Article by John Reinan August 23, 2019 (startribune.com)
• August 27th marks the 40th anniversary of “The Marshall County Incident” when in 1979, Marshall County deputy sheriff Val Johnson had a mysterious encounter that some have called one of the Top 10 most significant UFO encounters ever recorded. Marshall County is located in Northwest Minnesota near the North Dakota and Canadian borders.
• At the time, the Marshall County Incident drew national attention to a town of only 1,500 residents. Today, the county commemorates the incident with a museum and a festival featuring a re-enactment, an interview with the original sheriff’s radio dispatcher involved in the incident, a costume contest, live music, and appearances by several ufologists.
• In 1979, deputy sheriff Val Johnson, age 35 at the time, had been with the Marshall County Sheriff’s Department for almost three years. In the early morning of August 27th, he saw a bright light in the sky visible for miles across the flat prairie. Thinking it could be an aircraft from the nearby Air Force base in Grand Forks, N.D., he drove toward it to investigate. Johnson said he saw a bright light about a foot in diameter hovering about 3 feet off the ground. Suddenly the light “went at” him and white light engulfed his squad car.
• Forty minutes later, Johnson woke up. His eyes and face were burned and he had a lump on his forehead. The windshield on Johnson’s squad car was cracked in a spiderweb pattern. There was a hole in one of his red flashers and a dime-sized dent in the hood. Two antennas were bent. Both the electric clock in his car and his windup Timex wristwatch had stopped for 14 minutes. At 2:19 am, Johnson radioed in to headquarters saying, “Something just hit my car… It wasn’t a vehicle. I don’t know what the hell it was.”
• The County Sheriff Dennis Brekke called in experts to investigate. A Honeywell engineer speculated that the deputy had encountered “a highly charged electrical ‘thing’ with enough mass and momentum to create the effects.” The investigation was closed without reaching any conclusions.
• Johnson is now 75. He has given dozens of interviews and has appeared on the TV show “That’s Incredible”. But Johnson has declined further interviews and has rarely spoken publicly about the incident. Said Johnson, “For the first three years, it was on my mind daily. After that I went on with my life.” “This is what happened to me. If you choose to believe, great. If you choose not to believe, that’s OK, too.”
Sounding groggy but calm, the Marshall County deputy sheriff radioed in from his patrol car at 2:19 a.m. on a lonely country road in northwest Minnesota.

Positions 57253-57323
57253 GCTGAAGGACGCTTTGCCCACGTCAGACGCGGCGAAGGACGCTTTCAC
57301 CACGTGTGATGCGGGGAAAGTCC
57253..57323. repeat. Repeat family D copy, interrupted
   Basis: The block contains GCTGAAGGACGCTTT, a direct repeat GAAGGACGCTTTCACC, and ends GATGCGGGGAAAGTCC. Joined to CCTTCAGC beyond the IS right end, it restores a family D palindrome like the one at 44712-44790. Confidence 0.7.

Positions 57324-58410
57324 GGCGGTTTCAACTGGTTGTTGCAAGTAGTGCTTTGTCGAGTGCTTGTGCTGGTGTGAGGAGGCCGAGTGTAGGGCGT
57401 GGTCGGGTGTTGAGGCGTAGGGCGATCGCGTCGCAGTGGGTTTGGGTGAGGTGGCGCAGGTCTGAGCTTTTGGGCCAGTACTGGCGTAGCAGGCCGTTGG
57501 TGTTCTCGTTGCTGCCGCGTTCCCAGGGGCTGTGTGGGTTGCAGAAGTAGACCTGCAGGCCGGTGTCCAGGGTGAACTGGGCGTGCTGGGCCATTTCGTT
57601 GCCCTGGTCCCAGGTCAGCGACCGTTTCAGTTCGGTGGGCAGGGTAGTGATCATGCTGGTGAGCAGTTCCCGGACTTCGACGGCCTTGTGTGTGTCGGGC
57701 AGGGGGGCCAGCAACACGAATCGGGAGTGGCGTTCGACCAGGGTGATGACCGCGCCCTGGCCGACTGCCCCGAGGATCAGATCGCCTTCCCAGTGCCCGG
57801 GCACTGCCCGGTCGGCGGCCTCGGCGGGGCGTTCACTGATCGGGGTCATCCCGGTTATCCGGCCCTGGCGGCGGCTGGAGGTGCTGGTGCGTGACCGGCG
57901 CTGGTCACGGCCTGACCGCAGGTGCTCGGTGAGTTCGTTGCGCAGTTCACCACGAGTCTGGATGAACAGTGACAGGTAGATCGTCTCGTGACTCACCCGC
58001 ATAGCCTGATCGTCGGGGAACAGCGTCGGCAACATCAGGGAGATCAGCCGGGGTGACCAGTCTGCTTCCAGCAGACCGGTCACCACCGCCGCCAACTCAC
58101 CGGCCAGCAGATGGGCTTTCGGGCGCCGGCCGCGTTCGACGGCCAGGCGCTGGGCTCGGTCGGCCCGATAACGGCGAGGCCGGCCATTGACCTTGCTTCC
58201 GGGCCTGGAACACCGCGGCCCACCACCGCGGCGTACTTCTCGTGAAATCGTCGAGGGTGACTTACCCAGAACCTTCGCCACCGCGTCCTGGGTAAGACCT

“Something just hit my car,” said Val Johnson. “I don’t know how to explain it. Strange. … Something attacked my car.”
He’d seen a bright light in the sky, he said, visible for miles across the flat prairie, and drove toward it to investigate.
Fellow officers listening in quickly got on the radio and began speculating about what had happened. Perhaps he’d been hit by a small car, one suggested.
Johnson cut them short.
“It wasn’t a vehicle,” he snapped. “I don’t know what the hell it was.”
Four decades later, nobody else knows what the hell it was, either. But that won’t keep Warren from celebrating the biggest mystery to hit this town as far back as anyone can remember.
Tuesday marks the 40th anniversary of Johnson’s brush with a UFO, which drew national attention to this town of 1,500 residents near the North Dakota border, some 320 miles northwest of the Twin Cities. The incident has been called one of the Top 10 most significant UFO encounters ever recorded.
The county historical museum, where Johnson’s rust-colored Ford LTD squad car is the star attraction, will host a presentation featuring a re-enactment of his radio call that night. Several ufologists will be on hand, as well as the dispatcher who spoke with Johnson that night.
There will be an alien costume contest for the kids, and the Jensen Sisters from Thief River Falls will perform their original song “The Marshall County Incident.”
Sherlyn Meiers, the museum director, says interest in the event has been strong.
“I have been getting phone calls almost every day for the past month,” she said. “Maybe we’re gonna have a bigger crowd than we thought.”
The light ‘went at’ him
Johnson, 35 at the time, had been with the Marshall County Sheriff’s Department for almost three years. Quiet and well-respected, he’d been making a routine patrol on rural roads when he saw the light in the night sky, just across the Red River from Grafton, N.D. He wondered if it might be an aircraft from the nearby Air Force base in Grand Forks, N.D.
Johnson drove toward the light. The next thing he knew, some 40 minutes later, he woke up. His eyes and face were burned — doctors later described them as welder’s burns — and he had a lump on his forehead.
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